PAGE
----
Ask The Swag Gal (September 9, 2009)

by TSGal on Wed, September 9th, 2009 at 10:05 am

The 3-day weekend is over, school is back in session, and there won’t be another holiday till Thanksgiving. But the news isn’t all bad: it’s time for another installment of Ask The Swag Gal!

Today’s question (although technically it was submitted weeks ago) comes from ravenswood in Chicago, Illinois. She asked:

I work in an office with several hundred people; and of those, about 80% have school age children. Nearly every day (and definitely every holiday) someone brings in a catalog of items that their child is selling to raise money for their school, their team, their church, etc. Over the course of a year, it adds up to a lot of $20 donations. How can I politely tell people that I am not able or not interested in contributing to these causes any longer? I’ve purchased my share of giftwrap and Girl Scout cookies. It’s just overwhelming. Help.

Fundraisers are approaching earlier and more frequent each year. Just when you think you have a break you see your co-workers juggling the different catalogs. They eye you from across the office as you frantically search for the exit, measure the width of the space under your desk and pray for your phone to ring before they reach you!

This year, you wont have to worry about your escape plan! Here are a few pointers to help you get through the trenches:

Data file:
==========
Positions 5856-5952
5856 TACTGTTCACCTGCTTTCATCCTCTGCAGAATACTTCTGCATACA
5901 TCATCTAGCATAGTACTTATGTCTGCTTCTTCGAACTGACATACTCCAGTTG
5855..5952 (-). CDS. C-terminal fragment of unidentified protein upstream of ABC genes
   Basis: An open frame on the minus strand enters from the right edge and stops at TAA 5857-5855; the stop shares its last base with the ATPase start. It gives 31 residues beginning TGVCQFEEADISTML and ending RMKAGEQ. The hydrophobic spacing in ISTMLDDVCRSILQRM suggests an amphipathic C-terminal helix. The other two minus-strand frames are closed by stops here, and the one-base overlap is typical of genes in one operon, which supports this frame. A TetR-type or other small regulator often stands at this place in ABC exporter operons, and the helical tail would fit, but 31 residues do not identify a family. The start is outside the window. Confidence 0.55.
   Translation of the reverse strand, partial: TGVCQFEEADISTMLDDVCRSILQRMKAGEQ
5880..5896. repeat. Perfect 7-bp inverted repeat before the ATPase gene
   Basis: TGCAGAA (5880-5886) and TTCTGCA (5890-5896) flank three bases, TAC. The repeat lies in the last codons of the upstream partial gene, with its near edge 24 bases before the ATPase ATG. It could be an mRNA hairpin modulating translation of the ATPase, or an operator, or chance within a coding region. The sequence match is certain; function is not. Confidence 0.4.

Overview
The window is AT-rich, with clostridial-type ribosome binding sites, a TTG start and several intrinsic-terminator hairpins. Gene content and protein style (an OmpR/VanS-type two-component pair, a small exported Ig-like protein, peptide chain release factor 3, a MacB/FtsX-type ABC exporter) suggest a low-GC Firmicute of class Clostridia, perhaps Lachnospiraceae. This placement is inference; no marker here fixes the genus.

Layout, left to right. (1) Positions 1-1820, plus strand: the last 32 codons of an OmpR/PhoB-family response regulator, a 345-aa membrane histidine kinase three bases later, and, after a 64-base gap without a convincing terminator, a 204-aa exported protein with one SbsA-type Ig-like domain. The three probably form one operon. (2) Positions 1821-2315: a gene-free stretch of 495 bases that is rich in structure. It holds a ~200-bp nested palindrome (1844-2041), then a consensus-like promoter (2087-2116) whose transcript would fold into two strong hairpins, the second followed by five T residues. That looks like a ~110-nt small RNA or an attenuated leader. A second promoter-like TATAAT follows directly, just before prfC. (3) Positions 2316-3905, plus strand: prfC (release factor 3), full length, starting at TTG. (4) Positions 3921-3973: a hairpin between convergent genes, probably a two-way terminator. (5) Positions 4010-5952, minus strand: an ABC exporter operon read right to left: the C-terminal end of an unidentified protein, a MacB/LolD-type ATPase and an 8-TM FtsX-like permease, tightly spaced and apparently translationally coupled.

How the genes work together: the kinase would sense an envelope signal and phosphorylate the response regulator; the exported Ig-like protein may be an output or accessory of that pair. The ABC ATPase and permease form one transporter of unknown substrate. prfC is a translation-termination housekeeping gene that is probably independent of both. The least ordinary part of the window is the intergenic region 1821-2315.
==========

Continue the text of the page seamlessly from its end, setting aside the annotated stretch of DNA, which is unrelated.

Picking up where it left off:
- It is important to be prepared for the encounter with your co-workers. It is inevitable they will ask you to buy some over-priced wrapping paper or girl scout cookies that will add to your waistline.

- Know what you will say before they approach you! Be honest and the guilt will stay at bay. (i.e. “I have already made my donations for the year.” or “It isn’t in my budget at the this time.”)

- Stay consistent! You can’t give to one and not the other. Word will get around the office and a territory war will begin. Trust me, you want to avoid this at all costs!

- Make sure you credit your co-worker for their efforts in helping their children. You don’t want to come off rude or stingy. A simple, “I think it’s great you are helping your kids out.” will go along way.

If these tips don’t help ease the interaction with your co-workers, let your supervisor know. At the end of the day, this is a place of work!

Have a question for The Swag Gal? Send it to theswaggal@swagbucks.com and be sure to keep your eye on the blog.

-TSGal

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